It is one of the biggest hurdles NASA must overcome before astronauts embark on long duration space travel to Mars or building permanent settlements on the moon: how to minimize the heavy toll exacted on even the most physically fit human bodies in zero gravity. Indeed, when astronauts return from orbit they can barely even walk.
So to help ensure astronauts don’t arrive at their destination too weak to explore, the space agency has teamed up with Pluristem, an Israeli biotech company, to investigate whether injecting them with cells derived from a mother’s nutrient-rich placenta can increase muscle volume — a process now in trials on Earth for the elderly.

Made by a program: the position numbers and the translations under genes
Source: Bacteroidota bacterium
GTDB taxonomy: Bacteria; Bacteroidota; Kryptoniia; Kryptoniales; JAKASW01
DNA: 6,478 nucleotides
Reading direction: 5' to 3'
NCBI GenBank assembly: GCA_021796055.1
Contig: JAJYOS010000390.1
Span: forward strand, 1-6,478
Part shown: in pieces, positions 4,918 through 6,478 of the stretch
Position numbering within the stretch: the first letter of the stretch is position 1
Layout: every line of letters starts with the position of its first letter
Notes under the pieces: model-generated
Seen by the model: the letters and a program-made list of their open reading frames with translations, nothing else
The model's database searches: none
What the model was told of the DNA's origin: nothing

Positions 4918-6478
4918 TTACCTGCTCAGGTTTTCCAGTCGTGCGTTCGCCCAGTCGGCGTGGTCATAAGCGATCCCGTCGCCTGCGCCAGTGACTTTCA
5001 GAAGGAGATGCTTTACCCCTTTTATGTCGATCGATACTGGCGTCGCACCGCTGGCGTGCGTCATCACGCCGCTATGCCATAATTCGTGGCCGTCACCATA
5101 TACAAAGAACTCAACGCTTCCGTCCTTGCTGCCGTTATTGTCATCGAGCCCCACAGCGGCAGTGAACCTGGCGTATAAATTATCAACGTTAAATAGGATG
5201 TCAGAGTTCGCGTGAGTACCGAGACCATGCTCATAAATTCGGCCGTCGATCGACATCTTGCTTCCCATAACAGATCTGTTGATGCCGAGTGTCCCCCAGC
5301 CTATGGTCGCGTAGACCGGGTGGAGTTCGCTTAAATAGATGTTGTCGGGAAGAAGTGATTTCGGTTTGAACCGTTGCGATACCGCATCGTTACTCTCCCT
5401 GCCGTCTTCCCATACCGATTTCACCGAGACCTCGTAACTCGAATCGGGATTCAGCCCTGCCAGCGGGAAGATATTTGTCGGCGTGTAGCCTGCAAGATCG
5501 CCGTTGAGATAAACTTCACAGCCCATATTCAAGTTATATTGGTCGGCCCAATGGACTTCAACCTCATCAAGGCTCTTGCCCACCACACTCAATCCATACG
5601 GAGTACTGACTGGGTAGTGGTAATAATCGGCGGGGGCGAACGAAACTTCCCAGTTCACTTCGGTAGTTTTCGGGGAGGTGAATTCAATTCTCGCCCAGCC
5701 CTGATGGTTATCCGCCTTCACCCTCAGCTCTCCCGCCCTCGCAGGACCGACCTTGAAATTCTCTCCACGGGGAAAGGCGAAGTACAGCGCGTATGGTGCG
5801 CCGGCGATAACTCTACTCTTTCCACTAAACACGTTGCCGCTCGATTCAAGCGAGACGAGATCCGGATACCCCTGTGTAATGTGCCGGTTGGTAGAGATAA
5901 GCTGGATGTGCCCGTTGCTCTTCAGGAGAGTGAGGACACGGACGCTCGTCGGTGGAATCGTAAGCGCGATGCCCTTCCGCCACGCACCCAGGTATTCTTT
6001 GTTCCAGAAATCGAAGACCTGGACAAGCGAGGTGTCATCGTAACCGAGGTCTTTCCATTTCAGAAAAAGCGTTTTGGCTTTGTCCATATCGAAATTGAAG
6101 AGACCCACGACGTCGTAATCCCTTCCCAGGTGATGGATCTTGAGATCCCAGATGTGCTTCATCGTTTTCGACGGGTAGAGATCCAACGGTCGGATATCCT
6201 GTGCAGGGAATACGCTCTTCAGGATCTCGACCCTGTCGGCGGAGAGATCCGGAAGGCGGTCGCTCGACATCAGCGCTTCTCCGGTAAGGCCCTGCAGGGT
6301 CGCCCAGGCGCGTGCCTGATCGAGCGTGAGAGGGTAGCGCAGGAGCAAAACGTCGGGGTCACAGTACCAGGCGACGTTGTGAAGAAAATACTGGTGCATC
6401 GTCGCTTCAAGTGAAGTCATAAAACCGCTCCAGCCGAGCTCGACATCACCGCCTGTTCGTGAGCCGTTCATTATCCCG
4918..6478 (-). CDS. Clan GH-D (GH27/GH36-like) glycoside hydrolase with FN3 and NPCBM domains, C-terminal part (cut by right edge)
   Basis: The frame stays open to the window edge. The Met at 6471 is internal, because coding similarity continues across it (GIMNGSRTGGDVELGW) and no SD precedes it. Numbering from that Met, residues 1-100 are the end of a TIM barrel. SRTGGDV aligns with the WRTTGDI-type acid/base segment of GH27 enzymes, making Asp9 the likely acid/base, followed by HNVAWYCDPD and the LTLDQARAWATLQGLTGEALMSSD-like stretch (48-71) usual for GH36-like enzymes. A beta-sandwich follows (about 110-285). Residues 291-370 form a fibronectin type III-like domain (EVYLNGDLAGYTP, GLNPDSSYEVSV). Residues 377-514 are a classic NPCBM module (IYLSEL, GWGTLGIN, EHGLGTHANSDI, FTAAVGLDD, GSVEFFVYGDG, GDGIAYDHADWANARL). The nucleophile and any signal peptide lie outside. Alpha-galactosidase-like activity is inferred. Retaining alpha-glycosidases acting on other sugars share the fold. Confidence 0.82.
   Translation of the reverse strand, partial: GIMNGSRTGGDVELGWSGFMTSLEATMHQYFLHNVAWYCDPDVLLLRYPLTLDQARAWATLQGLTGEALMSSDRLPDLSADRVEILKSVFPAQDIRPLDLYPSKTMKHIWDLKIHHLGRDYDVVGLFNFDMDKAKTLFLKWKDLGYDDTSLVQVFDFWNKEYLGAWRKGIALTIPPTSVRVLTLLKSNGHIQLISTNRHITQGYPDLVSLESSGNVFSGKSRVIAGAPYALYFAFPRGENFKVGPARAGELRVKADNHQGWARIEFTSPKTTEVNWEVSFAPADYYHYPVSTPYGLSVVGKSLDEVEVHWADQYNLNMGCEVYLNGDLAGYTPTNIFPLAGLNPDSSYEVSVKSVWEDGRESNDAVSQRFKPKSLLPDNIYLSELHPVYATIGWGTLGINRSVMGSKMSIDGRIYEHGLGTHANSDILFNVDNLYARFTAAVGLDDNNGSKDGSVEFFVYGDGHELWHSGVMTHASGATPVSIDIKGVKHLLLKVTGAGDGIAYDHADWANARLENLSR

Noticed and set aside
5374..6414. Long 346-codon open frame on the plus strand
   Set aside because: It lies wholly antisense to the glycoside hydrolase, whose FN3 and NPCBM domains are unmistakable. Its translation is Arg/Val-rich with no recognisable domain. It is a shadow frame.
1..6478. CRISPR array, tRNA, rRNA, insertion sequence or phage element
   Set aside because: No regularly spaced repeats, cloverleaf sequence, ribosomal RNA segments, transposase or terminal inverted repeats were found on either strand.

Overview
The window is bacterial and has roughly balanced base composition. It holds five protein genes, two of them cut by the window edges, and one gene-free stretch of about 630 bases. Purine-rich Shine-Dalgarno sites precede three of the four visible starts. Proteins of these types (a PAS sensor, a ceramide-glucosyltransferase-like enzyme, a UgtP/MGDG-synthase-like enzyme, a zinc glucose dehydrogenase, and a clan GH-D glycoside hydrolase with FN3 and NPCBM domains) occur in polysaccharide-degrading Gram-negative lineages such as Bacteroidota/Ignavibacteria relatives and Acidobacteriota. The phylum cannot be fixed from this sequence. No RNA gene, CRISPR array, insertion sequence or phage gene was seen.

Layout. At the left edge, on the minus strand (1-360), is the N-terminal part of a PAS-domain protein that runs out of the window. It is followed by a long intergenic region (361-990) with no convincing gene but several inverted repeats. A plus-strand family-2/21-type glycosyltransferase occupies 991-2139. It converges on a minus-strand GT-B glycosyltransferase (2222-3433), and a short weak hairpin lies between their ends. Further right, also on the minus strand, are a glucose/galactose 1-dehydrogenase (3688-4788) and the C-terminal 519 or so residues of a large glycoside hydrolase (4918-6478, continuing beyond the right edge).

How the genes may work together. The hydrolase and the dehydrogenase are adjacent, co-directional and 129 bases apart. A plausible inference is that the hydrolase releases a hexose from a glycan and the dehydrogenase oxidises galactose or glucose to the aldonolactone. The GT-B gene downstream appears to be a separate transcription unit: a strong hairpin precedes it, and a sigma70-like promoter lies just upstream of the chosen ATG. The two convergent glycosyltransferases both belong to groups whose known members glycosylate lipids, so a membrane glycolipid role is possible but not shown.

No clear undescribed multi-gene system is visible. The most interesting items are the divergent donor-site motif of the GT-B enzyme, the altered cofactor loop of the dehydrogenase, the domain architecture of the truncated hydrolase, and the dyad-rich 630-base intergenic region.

“When NASA saw this data, they gave us a call,” says Yaky Yanay, the co-CEO and president of Pluristem and co-chairman of Israel Advanced Technology Industries. “When you are in a zero gravity environment, you can lose 20 percent of your muscle mass” on spaceflights lasting between five and 11 days.
The experiment with NASA will include laboratory and animal studies before launching clinical trails in space.